What Is The Best Way To Save For Retirement?

What is the best way to save for retirement? If an employer offers a defined contribution retirement plan with company match, it is a clearly for the long-term, the best price. When recieving a raise, put at least 1% of the raise into the retirement fund. Not everyone has access to a 401K plan, so s.

If a person is employed by a company that offers a retirement plan, a defined contribution retirement plan, which are typically referred to as 401Ks and that retirement plan provides any sort of matching of employee contributions. I would strongly encourage that person to begin to save by making contributions to the company retirement plan and benefiting both from long-term saving in a tax favored manner and the company match. Typically, a company may say for somebody who saves might match say half of what somebody saves up to 4% of compensation or up to 2% of compensation. So, if I put $4000 or $3000 in a year in a 401K plan and my company has a one for two match, they may put an additional $1500 over and above my $3000 in. Even though, it may only be able to start with a modest amount starting early and taking advantage of those matches is clearly for the long-term the best price.


Moreover, I would encourage somebody no matter how modestly they start. If they continue working for the same firm and they receive annual raises that they consider increasing their contribution by 1% of their annual raise. So, in other words if you get a 4% raise, increase your contribution to your retirement plan by 1%, so you end up with 3% that kind of process makes it less painful and helps to build a pool of assets, so it can be certainly valuable for retirement and even in emergency service or a short-term loan source.




The company typically will hire a financial services firm to administer the 401K, which is doing the bookkeeping on it and they will have a range of investments. For a 25-year-old as long as they plan on, once they have their so called rainy day fund of 3-6 months compensation or 3-6 months spending I guess I should say, then as long as they are planning on saving for the long-term, I would encourage them to have some more between two-thirds and four-fifths of the additional funds go into a inter-stock investments with remainder in the bonds.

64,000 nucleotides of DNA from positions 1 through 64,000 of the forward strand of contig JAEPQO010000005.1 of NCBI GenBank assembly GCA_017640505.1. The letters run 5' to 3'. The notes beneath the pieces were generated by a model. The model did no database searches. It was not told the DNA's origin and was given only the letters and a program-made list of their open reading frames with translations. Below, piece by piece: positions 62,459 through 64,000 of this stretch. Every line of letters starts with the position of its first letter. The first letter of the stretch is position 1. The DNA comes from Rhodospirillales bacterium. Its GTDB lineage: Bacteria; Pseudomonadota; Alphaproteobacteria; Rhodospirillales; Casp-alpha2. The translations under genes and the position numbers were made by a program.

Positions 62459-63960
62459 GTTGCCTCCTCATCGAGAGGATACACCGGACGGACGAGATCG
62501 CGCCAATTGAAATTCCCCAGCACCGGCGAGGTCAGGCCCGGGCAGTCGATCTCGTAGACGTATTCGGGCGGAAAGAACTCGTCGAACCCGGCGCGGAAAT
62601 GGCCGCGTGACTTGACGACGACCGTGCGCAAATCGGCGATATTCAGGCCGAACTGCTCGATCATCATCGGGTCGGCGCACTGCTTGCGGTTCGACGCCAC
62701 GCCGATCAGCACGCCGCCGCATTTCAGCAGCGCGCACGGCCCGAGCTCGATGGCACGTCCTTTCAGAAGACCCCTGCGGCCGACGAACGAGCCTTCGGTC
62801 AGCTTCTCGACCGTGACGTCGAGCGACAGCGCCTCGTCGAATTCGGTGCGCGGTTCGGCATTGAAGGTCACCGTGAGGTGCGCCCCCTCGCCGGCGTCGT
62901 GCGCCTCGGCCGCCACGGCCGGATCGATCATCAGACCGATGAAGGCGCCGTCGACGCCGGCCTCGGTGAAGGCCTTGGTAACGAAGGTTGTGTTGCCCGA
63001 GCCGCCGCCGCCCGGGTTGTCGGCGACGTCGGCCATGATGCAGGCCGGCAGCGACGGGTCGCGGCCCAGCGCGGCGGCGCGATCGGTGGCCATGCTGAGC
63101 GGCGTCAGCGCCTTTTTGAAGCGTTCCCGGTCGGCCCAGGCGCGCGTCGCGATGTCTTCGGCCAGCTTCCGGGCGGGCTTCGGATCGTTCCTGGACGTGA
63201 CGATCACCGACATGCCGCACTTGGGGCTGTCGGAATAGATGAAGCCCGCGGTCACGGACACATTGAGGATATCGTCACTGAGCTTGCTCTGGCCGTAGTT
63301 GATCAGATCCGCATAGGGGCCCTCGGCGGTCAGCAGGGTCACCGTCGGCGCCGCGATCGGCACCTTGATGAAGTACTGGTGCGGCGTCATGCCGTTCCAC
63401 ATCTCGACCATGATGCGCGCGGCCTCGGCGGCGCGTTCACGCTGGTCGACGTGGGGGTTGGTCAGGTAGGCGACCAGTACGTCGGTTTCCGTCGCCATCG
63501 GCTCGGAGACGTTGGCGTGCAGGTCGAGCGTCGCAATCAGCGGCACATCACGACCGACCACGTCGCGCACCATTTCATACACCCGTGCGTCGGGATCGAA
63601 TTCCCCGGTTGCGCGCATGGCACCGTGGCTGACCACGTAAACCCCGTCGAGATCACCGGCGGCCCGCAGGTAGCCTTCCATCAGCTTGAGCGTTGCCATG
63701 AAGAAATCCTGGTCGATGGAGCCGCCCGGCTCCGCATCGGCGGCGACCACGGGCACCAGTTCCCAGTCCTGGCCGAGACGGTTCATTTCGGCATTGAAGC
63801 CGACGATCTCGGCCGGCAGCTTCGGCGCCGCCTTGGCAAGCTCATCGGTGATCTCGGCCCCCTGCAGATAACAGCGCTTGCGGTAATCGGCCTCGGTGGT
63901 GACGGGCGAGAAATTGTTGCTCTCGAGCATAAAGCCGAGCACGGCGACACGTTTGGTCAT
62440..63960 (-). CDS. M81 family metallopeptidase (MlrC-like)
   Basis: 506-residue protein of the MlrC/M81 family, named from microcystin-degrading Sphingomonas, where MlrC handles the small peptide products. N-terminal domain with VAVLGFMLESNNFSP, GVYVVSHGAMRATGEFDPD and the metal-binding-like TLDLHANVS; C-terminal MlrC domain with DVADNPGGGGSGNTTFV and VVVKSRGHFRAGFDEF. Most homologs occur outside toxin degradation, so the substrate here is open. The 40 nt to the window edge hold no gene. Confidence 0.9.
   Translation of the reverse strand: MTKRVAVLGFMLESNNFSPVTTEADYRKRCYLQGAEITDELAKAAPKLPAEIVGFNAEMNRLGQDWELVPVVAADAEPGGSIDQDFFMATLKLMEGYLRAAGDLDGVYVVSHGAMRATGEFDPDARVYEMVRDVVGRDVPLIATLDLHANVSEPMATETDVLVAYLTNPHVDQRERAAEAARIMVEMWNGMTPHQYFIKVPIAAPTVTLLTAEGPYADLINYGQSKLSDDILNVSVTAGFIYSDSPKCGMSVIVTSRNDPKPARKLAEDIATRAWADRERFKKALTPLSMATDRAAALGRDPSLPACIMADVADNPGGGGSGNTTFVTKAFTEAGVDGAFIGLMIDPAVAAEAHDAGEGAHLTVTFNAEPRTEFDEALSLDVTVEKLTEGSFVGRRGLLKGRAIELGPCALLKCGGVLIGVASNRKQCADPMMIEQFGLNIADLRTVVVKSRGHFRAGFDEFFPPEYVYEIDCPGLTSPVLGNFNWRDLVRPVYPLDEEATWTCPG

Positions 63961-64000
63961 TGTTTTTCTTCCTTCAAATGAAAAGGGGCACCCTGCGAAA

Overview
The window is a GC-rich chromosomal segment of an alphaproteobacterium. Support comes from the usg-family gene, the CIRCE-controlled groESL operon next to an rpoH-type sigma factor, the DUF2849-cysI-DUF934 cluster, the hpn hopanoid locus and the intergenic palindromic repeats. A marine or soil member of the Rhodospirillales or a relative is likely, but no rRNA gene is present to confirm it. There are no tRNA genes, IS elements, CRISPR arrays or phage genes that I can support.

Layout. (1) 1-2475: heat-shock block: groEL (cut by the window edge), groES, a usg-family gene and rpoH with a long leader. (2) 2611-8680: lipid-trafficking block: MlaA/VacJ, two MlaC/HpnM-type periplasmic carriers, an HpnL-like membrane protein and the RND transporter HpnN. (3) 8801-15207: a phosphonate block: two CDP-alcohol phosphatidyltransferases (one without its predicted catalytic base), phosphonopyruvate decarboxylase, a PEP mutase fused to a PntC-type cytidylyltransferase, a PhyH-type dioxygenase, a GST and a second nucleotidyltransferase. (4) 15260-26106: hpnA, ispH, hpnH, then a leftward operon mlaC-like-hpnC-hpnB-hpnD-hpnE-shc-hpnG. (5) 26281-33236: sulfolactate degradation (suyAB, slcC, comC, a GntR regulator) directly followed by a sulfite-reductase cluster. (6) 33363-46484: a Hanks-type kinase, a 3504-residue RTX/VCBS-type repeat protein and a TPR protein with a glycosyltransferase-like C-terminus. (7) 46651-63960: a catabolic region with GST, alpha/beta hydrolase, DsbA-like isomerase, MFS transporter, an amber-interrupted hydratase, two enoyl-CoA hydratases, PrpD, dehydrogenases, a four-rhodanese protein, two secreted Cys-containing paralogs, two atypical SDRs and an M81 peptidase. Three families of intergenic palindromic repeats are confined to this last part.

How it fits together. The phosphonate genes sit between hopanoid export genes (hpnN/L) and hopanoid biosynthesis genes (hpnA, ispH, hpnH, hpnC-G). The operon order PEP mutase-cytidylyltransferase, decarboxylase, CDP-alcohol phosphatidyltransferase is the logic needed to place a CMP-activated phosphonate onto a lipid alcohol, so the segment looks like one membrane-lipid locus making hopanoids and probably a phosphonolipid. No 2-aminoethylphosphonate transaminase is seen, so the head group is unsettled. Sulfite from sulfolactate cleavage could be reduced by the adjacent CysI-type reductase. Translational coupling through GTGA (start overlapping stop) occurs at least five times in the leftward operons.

There are many people, however, who do not have access to a 401K, whether they are working in a temporary assignments or they are working in a not permeable situation, then there are plans such as individual retirement accounts that can provide the same kind of benefit, although they would not have a match and if they are doing that there are a number of directly offered mutual fund firms, Vanguard being only one of them where they have what are called things like target retirement funds. So, you would simply say I am retiring a 25-year-old. So, they might pick a 2045 target retirement fund and then again they do not have to worry about what those dollars are invested in and the assets will be managed, so they get a little more conservative as the person gets older.

If someone is a little older, say 45, there would be two components on it. One is the need to save if you wish to have a subsidy unless they get retirement over and above social security is much greater because you have much less benefit of compounding. So, where you would want to be able to put away as much as 10% of your base compensation and the second component is you may wanted to be a little more conservative in your asset allocation. So, while you think about a 25-year-old being some more between two-thirds and four-fifths common stocks, the 45-year-old, who is just starting out saving for retirement might want to be in a half to three quarters stocks and the remainder bonds that will give you a little less return on average, but provide a little more stability, which is helpful if you got a shorter timeframe.

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